A damp summer morning in County Mayo on the northwest coast of Ireland, on my way to the farm of Brid McGarry, and there's nothing but skull-and-crossbone signs for miles around. Not exactly the cead mille failte – or hundred thousand welcomes – I'd been expecting. In fact, it's downright eerie. The signs have been painted on placards lining lamp-posts in opposition to the multinational company Shell and its proposed five-mile pipeline under the Sruth Fada Conn bog blanket. The over-land pipeline will carry unrefined gas from the sea through part of McGarry's farm, and the farms of other families, to an onshore refinery. Before we arrive, we stop at the site of the proposed refinery at Bellanaboy for a closer inspection. En route, more clusters of confusing handmade signs – ''Nigeria, three miles'' and ''Shell to Sea'' – and then more skulls and crossbones. Further up the road, a hangman's noose swings from its home-made wooden gallows.The Nigeria sign, it turns out, is a veiled reference to the nearby community of Rossport, whose people have been dubbed the ''Bogoni'' (the land around here is very boggy) after the Ogoni tribe who fought Shell in Nigeria. Confused? One of the locals tries to explain. ''Good mornin','' says Seamus Healy, a gap-toothed old Irishman with hair that must have been combed with a toffee apple. ''Terrible, awful weather.'' Seamus has been turning up every morning for months beside tractors and cars with dogs' nose-prints on the inside of the windows. He sips from a mug of thick tea. How-are-ye's ricochet everywhere. A smiley woman is serving breakfast from a small horse-box covered in anti-Shell posters. Like the rest of the protesters, Seamus takes his turn for a few hours on another fundamentally uneventful day, before swapping over with another local. The men here – ruddy-cheeked farmers who look like they could tow caravans – talk in measured tones about their battle against the pipeline proposals. ''They thought we were stupid and ignorant country folk that they could walk over,'' says Seamus. ''But they've a battle on their hands, right enough.'' He flashes a wicked grin. His face, craggy and lined, looks as if an aerial shot of the bogs of Mayo has been transposed onto it. ''Nothing but corporate thugs riding like billy-oh over the good people here,'' snorts another, in a fiercely friendly voice. Everyone pauses. We bask in the golden light of scones and thumping ham sandwiches. According to the protesters' well-rehearsed arguments, the refinery would have at least 30 million cubic feet of emissions per day. ''A dreadful amount of muck,'' says Seamus, ''spewing out in the middle of what is unspoilt land.'' The emissions, they insist, will not just stay in that area but will move as the air current moves. Bellanaboy is about a mile as the crow flies from Carrowmore Lake, the source of the regional water supply. ''The lake is very shallow,'' says another man, ''and there isn't the depth of water to deal with the emissions.'' The protesters, sitting on a small bench, accuse Shell of trying to bully their village ''like a character in a John Wayne movie''. By the time we get to Brid McGarry's, the weather has lifted. Pathologically smiley and impeccably mannered, she lives with her elderly mother on the farm that has been in their family for generations. ''Since the Spanish Armada was around these parts,'' she says. I don't doubt her. McGarry, with her dark skin and spookily beautiful blue eyes, has the luminous smile of the Black Irish. ''It's unprecedented anywhere,'' she says of the pipeline proposal. ''My mother is distraught over what's happening. But she's a very strong person.''The McGarrys have 100 acres of land, and Shell wants to acquire 20 per cent of it for the £600m pipeline. ''But they'll not get it. They can't just come in here and take what doesn't belong to them.'' Brid will go to prison, she insists, to defend her land. Already five of her neighbours – Willie Corduff, Brendan Philbin, Míchéal O'Suighin and brothers Vincent and Philip McGrath – are in Clover Hill prison in Dublin. They've been there for more than a month, for refusing to obey an injunction forbidding them from obstructing the construction of the pipeline across their land. Brid McGarry lives in the tiny village of Gort a' Chreachaine, next to the village of Rossport. Smelling bewitchingly of peat and bog, it is a beautiful spot that looks like decimalisation has just passed its second or third anniversary. Defined by its past and increasingly unsure of its future, it has just four houses, boasting a formidable ten or so residents. Translated from Irish Gaelic, the name means The Field of the Thief, after a cattle robber buried in the village. ''It's very apt,'' says the 31-year-old farmer. ''Shell are trying to take from us. But we won't let this happen. They can jail me like they've jailed the men around here.'' According to McGarry, a company memo copied to the protesters indicated that a decision was taken not to put a woman in jail, in order to avoid a public-relations backlash. ''If it comes to it I will leave my mother and go to prison because I have no other choice,'' she says.The Battle of the Bog, as it has been dubbed, began in 1996 when a gas find was struck in the Corrib field, 45 miles from the coast of Mayo. At first it seemed like good news for many of the locals, who eke a paltry living from farming and fishing in what is, thanks to the legacy of emigration, one of the most sparsely populated places in the country. The prospect of jobs was broadly welcomed, but slowly the good news gave way to fears over pollution and explosions, culminating in the jailing of the men now known as the Rossport Five.''If Shell are worried about a public-relations disaster,'' one local with a pack-a-day hacking cough says later, ''they'd better turn their attention to the wives of the jailed men. They're as tough as teak.'' He runs tobacco fingers through his anvil-shaped wedge of hair. ''Shell have been caught,'' he says, ''like a weasel in the moonlight.'' The following day, in the busy kitchen of Mary Corduff's farmhouse, a group of women are making breakfast – tea, coffee, toast and sausages you could plough a field with. The women here – mother-of-six Mary, who is Willie's wife; Aggie, Brendan's wife; Maureen McGrath, wife of Vincent; and another Maureen McGrath, the wife of Philip – are busying themselves with the latest reports of the case. Míchéal O'Suighin's wife, Caitlin, is away.Two days earlier, the women embarked on a five-hour bus journey to Dublin to hear the judge in the case return the men to jail after an attempted peace deal failed. At the High Court in Dublin, lawyers for the men applied to have the injunction discharged on the grounds that they could not interfere because Shell had agreed to cease work on the pipeline. Initially the five were jailed at the specific request of the company, which had obtained compulsory purchase orders for the land in question – the first time in Irish history that such an order was granted to a private company. But the judge said he would not hear any application from the men until they ''purged their contempt'' by agreeing to let Shell on to their land after compulsory purchase procedures. It wasn't supposed to be this way. Mary Corduff sets down a large pot of tea and takes a seat. Their gameplan is simple: fundraising, campaigning and long, sonorous prayers at Sunday Mass. Shell, it seems, might be condemned to eternal perdition. Their language is moral and filled with ''the Lord'', ''vexations'' and ''transgressions''. Although they are still bruised by the previous years of campaigning, the imprisonment of their husbands has only strengthened their resolve and galvanised the community. ''Our men are fighting for their families,'' says Mary, ''and the community around here. They don't want financial gain or compensation. They are fighting for the freedom required by all citizens, which is to protect their families and neighbours. They have no contempt for the courts but they believe that human life has a higher value than any High Court injunction.'' In the background a CD blares out a song telling Shell to go to hell. The families want the company to build the gas refinery offshore to remove the need for a pipeline carrying unprocessed gas less than 70 metres from some of their homes. ''They are not opposed to the project itself,'' says Mary. ''But they are opposed to a high-pressure pipeline near their homes.'' She fixes herself another piece of toast. ''You have to be very strong in your beliefs to be willing to go to jail. The men are country men, not used to confined spaces. Willie goes near mad if he has to spend time in big cities. But they're strong people and that will continue. No matter how long it takes.''Liam, the couple's 15-year-old son, ambles in. Handsome, with a fresh, outdoor complexion, the youngster has been doing much of the farm work while his father is in prison. Any notion of a farming age of innocence is illusory. The work is hard and the financial rewards small. ''Sure it's tough,'' he says, beaming, ''but I'm proud of Daddy.'' The kettle boils again. More toast, tea and coffee bring the women to a state of near rapture. They are talking a mile a minute. It's a bit like being lost in the medina of an old Arab city. Mary never thought she'd see the day when she'd be happy with other women writing to her husband of 25 years. The others laugh. The two Maureens will never forgive Shell for taking their husbands away. Aggie still can't believe Brendan was put in prison away from his four children. ''Willie's father, God rest him, died recently,'' says Mary wearily, ''and he's not had time to grieve.'' She looks away. ''By all accounts the other prisoners have been great. They all support the men. They were going to have a sit-down strike for them but the fellas said no because they didn't want the prisoners getting in bother. The guards have been great as well.'' Three of the men are small-scale farmers. The other two – one of them Míchéal O'Suighin, a pensioner who recently underwent a triple-heart-bypass operation – are teachers. ''Míchéal's been teaching English to the prisoners,'' says Aggie. ''The state should be paying him for that.'' At the prison they wear regular prison uniforms and share two cells. O'Suighin has been at the forefront of the protest movement for several years. Like many of the people around here, the men are part of a Gaelic-speaking community which has watched its lands become decimated by poverty and emigration. ''The same people the Irish government has always been vocal about protecting,'' says Aggie. Over the last five years the community of Rossport and the surrounding villages has gained little or no press coverage, and the locals have been left to fight their David and Goliath battle virtually single-handed. While Shell says that the majority of Mayo residents and businesses had supported the pipeline during consultation schemes, Mary Corduff insists that, in this part of Ireland, people will cling to any scheme that might lift them from the spiral of rural poverty. In the beginning some farmers gave up their land for compensation and the community became more divided than united. Even now, some locals – who don't want to be named – say the men should stop their protest and let Shell get on with its plans to bring jobs to the area.There have allegedly been campaigns of intimidation from both sides. ''But despite everything,'' says Aggie, ''gradually the community came together when the five men were jailed, uniting against Shell with huge rallies in support of the men in Mayo and Dublin.'' Garage forecourts were picketed and there were round-the-clock blockades of the refinery construction site. ''We've got people down at the refinery site every day,'' adds one of the Maureens. She's wearing glasses and a blue tracksuit. Unused to questioning, she even shies away from answering how old she is. A vexed Mary quickly warns ''it's not the type of question you ask people round here'' when I ask the others the same. For a moment the room falls silent, as if I'd just thrown a dead fish at them. But what might seem to outsiders like small and insignificant personal details only serve as a reminder that this is a community of people unaccustomed to others shoving their noses in where they don't belong. ''The community spirit was torn apart here by Shell,'' says Mary finally. ''But they don't understand island life. They thought prison would divide us. That was their fatal mistake. They targeted poor, working people who are resilient and know how to fight.'' She smiles. ''They think we've got ping-pong balls for brains.'' The women's support for their husbands, they say, while running their farms or homes, only highlights the hypocrisy of Irish law that holds that property rights are sacred except when vast public resources are being given to powerful corporations. ''They thought we'd be scalded with shame for our men going to prison,'' continues blonde-haired Maureen. ''But we're proud of them.'' Would they consider going to prison themselves? They all nod. ''Of course we would,'' says Mary defiantly. The Rossport Five and their wives all grew up around here, in villages where confrontation is anathema to communities with shared goals – to live quietly, modestly and morally. ''It's been a shock to us all,'' says Aggie, who lives on a small property down the road from Mary. ''We are very traditional people.'' Her house will still be within 70 metres of the proposed pipeline. ''Brendan's mother is there and she's shattered by what's happening. But they're both strong people, not to be cowed. Brendan will stay inside until it's over. This is the health and safety of his children he's defending.'' The telephone rings again. Someone else offering their support for the five men. The postman drops in another bunch of letters. ''From all over Ireland and beyond,'' says Mary. ''And the priests have been offering prayers at Sunday Mass.'' She pauses. ''Willie misses his fiddle-playing something terrible – and, of course, his family. They'll probably be inside until at least October, and maybe Christmas.'' Shell has been granted an interim consent order by Noel Dempsey, Ireland's minister for communications, marine and natural resources, to mark out the route for its pipeline. But the issue is set to be the subject of a High Court case in October. More recently, the Irish government ordered Shell to explain why it appeared to have breached the terms of permission it was given to carry out work on the pipeline. According to reports from the marine department, it has evidence from inspectors that more than a mile of pipeline had already been welded together, contrary to the terms of the contract. Shell admitted there might have been what it termed ''a technical breach'', and expressed regret if this were proved to be the case. According to an article in the Western People, the area's local newspaper, ''the primary reason why Shell is now attempting to build a gas terminal onshore is because it was generously sold a site by Coillte, the state forestry body, at Bellanaboy. If that site had not been available, Shell would have been forced to go offshore. It is that simple.'' The Irish government has ordered a health and safety review of the proposed pipeline. Since the jailing of the five men, the protesters – from children to pensioners – have watched the Rossport Five grow in stature from selfish cranks to lauded local heroes. According to local County Mayo councillor Gerry Coyle, ''not a single sod should have been turned before Shell had the necessary consent, and the company clearly didn't have the most important consent of all – that of the people.'' While the councillor had always supported the proposals in his enthusiasm to embrace jobs, he says: ''I didn't listen enough to the concerns of these ordinary, decent people. No development is worth this kind of division in the community.'' It's a refrain I hear again and again. Some of the local workers on the project downed tools in protest at recent events, and one security guard resigned his post because he didn't agree with men being sent to jail. Work has been brought to a halt, hundreds of workers have been laid off indefinitely, and Shell finds itself mired in a costly public-relations disaster. In the run-up to the G8 summit, there was a demonstration outside the Irish Embassy in Edinburgh. According to Ed Moran, an avuncular local and vocal supporter of the men, normal practice is to refine raw gas close to the gasfield, after which it can be transported for unlimited distances at much reduced pressures. This gas pipeline will also have adjoining pipes carrying hydraulic fluid, cleansing acids and waste. There will also be electric cables. ''This is a high-pressure pipeline,'' says Moran. ''It is untreated – that is odourless, without the added smell for detecting leaks – and will go past houses and through villages and will pass through boggy land with a history of landslides.'' The bog land, he says, is as ''wobbly as blancmange. There's more percentage water in a bog than a pint of milk. The pipes will float to the top.'' Two years ago there was a big landslide, which locals blamed on the construction of a radar station. Thousands of tonnes of mud swept down the hillside, killing sheep and forcing families to flee. Even the dead were not spared, as the landslide spilled through a graveyard. ''The adjacent residents to the proposed pipeline have a right to defend themselves and their families. This community is being used as human guinea pigs and our concerns have been completely disregarded for profit,'' says Moran. The protesters believe Shell has chosen to process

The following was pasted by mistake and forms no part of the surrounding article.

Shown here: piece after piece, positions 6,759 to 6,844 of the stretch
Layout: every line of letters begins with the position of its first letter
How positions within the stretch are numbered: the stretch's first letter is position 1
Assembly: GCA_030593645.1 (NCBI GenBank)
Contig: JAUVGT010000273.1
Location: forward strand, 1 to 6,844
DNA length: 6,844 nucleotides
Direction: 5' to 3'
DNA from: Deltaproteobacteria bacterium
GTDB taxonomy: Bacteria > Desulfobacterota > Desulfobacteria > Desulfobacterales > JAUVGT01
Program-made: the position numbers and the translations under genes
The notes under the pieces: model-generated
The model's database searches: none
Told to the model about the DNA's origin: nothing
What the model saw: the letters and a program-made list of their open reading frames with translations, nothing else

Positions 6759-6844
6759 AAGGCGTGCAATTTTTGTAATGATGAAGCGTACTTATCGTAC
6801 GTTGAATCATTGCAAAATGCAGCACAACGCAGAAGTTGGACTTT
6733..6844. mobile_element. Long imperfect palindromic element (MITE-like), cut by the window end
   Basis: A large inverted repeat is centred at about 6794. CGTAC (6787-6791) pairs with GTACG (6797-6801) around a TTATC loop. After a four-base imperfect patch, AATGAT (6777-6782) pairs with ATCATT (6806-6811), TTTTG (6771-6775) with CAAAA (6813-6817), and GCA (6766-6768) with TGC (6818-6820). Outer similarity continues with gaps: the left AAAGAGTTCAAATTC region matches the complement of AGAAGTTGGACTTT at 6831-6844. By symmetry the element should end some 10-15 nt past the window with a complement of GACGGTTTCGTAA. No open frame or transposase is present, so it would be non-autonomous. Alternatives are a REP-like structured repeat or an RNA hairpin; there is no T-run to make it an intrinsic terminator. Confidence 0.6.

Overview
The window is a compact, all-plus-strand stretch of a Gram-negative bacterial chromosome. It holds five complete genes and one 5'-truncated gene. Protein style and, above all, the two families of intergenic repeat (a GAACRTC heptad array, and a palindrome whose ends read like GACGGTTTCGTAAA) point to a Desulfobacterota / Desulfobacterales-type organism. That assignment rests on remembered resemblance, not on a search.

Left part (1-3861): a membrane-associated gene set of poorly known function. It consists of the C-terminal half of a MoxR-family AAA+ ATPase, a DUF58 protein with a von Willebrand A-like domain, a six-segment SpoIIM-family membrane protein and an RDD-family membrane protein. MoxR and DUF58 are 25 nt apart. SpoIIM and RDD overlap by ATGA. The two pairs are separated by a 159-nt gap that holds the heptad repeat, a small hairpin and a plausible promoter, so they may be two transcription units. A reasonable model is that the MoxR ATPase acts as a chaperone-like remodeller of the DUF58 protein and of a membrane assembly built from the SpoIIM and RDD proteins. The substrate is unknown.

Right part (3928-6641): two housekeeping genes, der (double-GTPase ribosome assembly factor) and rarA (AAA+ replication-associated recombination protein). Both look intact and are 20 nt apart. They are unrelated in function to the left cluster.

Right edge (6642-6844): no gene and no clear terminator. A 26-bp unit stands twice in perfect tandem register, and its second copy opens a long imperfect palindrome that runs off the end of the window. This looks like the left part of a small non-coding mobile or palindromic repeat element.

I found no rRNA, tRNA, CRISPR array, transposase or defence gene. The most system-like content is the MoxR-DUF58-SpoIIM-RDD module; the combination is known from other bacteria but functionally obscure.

the gas onshore in order to save money. It is estimated that a land refinery would save the company millions, and shave 40 per cent off operating costs for the expected 20-year lifespan of the field.A recent report commissioned by Shell concluded that risks to the public ''would be tolerable when compared with international criteria''. The company has conceded, however, that the report was based on information that was incomplete. Protesters queried the independence of the assessment after it was revealed that the company that conducted it had previously worked for Shell.Mark Carrigy, operations manager of the Corrib project, insists that what is needed is for all the relevant parties involved to get around the table for serious discussions on the future of the project. ''If the men purge their contempt,'' he says, ''we would be happy to have constructive dialogue with them and address their concerns. We want consultation, not confrontation. There is a lot of misinformation involved here. This project is good for Ireland, good for Mayo and good for the people of the area.'' In the past two weeks Shell has laid off around 90 workers involved in the Corrib project.The clouds overhead are as white as bedsheets. The sun is threatening again. Brid McGarry paces like a captain walking the bridge of a ship, staring out ahead. At the end of a dirt track, across a small expanse of water, gas pipes lie like abandoned rugs on the ground. No-one knows the cost of the 400-acre refinery site that was sold to Shell, because both parties refuse to discuss the details of the deal. ''It's always about money,'' McGarry says. In the shed nearby, filled with freshly shorn sheep wool, she sits down on top of an old beer keg and ruminates over the past few years. She talks of her home with heart-warming familiarity; of a land besieged by God, of good neighbours and of Shell. And of road-trip epiphanies on the roads to Dublin.But this woman is no-one's fool. She runs her mother's farm, has a food and chemistry degree from University College Dublin, and speaks with the fluency of a well-briefed company executive. Although the Celtic Tiger continues to purr, and the attendant cultural, political and economic benefits of this modern European state can be felt, she explains that the residents of these communities truly feel like they are being ''railroaded''. But the battle will continue.''Shell say they have all the relevant consent in place,'' she says. ''But they don't have the most important consent of all: that of the people of this area. We've been saying all along that Shell have been breaching the terms of consent. This is not Nigeria, where they can ride roughshod over the people.
''I'm willing to go to jail for this because I believe in what I'm doing. It's not for money, but for principle. Something that a greedy multinational knows nothing about. We have been placed at unprecedented risk. The men were not listened to in the beginning, and now that they are in prison Shell are trying to make conciliatory overtures. We will only stop when they have justice.''
Brid McGarry, with thoughts of prison filling her head, wanders away down the dirt- track road and, like many in the community around here, turns her back to the pipeline. ''There is so much misinformation,'' she says, the purpose in her voice sucked out like the juice from an orange. She shakes her head. Then she smiles. The Battle of the Bog has only just begun.

Posted Date: 
9 August 2005 - 6:35pm